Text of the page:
Theranos and Some Questions

This post was originally published on my blog which no longer exists so I decided to re-publish it here with some adjustment.

Theranos the startup company which offer low cost lab test is received approval from Food and Drug Administration to perform herpes simplex 1 test outside the lab, according to TechCrunch. The approval classified as CLIA Certificate waiver that will allow testing outside the lab with little error. Here’s the link from FDA site.

The Founder, Elizabeth Holmes when talked at Techcrunch’s Disrupt Conferences told that Theranos aim to perform lab test with only small amount of blood which can be obtained from a simple finger prick at low cost. Recently, a few bad news hit Theranos. Latest one is they got a letter from government for its Newark lab. If you want to know how’s Theranos performance on its blood test, here’s Jean-Louis Gassée experience using Theranos on Monday Note.

Since I work as an QA Officer of one clinical laboratory, Theranos quickly gets my attention.

First, I’m wondering what’s the technology behind Theranos device which make it’s possible to run the test with only few drops of blood. On a regular lab test, the patient’s blood need to be taken with venipuncture and processed to produce serum which we’ll run into analyzer. You’ve to go through pre-analytic, analytic and post-analytic process carefully to produce reliable and accurate result. When big analyzer perform test based on spectrophotometry even to mass-spectrophotometry method to analyze sample, the question is what method does Theranos devices use to produce the result? The reliable result?

Secondly, about its quality control. On regular lab test using analyzer, we need to perform quality control before we run patient’s sample. We run the control material and plot it against Westgard or Sigma rules. The purpose of running control is to ensure that all the test system which we use is running properly and produce acurate result. Again, my question is how the perform quality control on Theranos devices? Do they only need to be calibrate it once and it’s ready to go or what?

In addition besides method and quality control is cost. We all clinical laboratory try to give the best value for our customer. Ideally it would be low cost lab tes, quick turnaround time and acurate result. Maybe it’s not an apple to apple comparison since on the regular lab there would be a lot of additional material which is used in the process. But let me write this here, the new HSV1 which is newly got approved by FDA by Theranos costs $9.07, while today on our lab HSV1 costs approximately $25 using automated analyzer. Theranos’ HbA1C test which is used to monitor average glucose level in the blood for the last 2–3 months, cost $6.67, on us it’s $12.33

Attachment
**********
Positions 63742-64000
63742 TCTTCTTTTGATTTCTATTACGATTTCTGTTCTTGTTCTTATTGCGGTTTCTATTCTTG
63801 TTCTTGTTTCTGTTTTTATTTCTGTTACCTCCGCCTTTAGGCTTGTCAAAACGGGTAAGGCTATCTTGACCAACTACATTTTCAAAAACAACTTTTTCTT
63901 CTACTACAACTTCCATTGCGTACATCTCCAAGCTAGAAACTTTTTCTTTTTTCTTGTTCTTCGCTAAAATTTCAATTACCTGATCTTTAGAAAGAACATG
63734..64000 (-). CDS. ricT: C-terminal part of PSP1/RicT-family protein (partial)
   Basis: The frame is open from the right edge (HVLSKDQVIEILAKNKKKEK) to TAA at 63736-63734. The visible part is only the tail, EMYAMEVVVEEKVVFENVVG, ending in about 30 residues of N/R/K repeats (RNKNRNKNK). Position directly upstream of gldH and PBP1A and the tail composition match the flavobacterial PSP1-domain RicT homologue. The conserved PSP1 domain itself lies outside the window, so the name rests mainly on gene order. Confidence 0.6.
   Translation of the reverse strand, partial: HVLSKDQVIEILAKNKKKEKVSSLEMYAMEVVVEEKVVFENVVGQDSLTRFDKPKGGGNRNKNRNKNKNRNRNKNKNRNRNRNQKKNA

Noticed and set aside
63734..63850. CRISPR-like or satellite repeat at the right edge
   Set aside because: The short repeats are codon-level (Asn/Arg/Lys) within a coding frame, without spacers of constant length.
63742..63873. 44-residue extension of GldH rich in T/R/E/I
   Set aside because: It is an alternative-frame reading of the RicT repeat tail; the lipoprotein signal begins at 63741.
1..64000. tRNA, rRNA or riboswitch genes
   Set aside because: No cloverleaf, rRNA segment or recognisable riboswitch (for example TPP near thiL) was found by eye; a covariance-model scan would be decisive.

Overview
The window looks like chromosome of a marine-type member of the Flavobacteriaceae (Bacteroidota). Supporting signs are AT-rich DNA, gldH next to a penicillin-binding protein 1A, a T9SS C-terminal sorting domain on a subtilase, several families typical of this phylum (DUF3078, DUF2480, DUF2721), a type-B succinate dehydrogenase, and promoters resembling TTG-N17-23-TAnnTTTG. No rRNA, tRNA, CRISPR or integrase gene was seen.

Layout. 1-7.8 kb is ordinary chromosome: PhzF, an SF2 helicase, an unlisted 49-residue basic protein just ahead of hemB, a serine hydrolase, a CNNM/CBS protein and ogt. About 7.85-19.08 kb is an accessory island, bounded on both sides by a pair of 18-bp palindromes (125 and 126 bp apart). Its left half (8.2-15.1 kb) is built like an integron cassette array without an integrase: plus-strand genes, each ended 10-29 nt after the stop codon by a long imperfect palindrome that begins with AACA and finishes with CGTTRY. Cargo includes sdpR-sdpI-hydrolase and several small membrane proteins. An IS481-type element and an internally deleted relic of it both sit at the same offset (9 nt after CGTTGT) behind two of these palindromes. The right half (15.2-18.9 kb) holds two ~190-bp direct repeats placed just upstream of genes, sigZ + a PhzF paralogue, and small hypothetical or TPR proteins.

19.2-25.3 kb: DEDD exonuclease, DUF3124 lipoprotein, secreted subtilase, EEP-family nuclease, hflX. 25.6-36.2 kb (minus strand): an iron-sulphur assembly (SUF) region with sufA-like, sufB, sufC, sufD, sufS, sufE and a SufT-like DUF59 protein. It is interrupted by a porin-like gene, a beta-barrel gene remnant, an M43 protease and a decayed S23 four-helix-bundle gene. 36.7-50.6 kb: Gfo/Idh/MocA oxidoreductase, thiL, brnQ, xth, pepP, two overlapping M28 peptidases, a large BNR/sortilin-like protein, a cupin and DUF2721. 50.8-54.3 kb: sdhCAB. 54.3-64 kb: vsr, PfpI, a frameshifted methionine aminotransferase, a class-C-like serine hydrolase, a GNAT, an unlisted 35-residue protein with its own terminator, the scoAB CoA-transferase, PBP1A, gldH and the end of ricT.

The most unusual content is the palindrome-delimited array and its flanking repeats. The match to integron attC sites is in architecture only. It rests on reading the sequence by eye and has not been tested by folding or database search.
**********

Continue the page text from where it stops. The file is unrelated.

Of course the higher price not just from the reagent but also the result of the additional material we use to perform the test from pre to post analytic such as syringe and vacuum tube to collect the patient’s specimen, tube to store the serum and more.

Sure, Theranos technology could benefit us to the future. Performing lab testing outside laborartory with less errors means we could bring the device to remote areas. It would be more practical tho. The patient also could take the benefit from its system since it would be less pain when obtaining specimen, less blood to be taken.

I’m happy to know what method of their device or instrument use to examine the sample. Latest news from The Verge is they will be holding a “roundtable” meeting in February and March to discuss it’s technology and report it publicly. But until this post is published, I still couldn’t find any journal discusing what they use and how they produce the result. Or am I not digging deep enought? Maybe.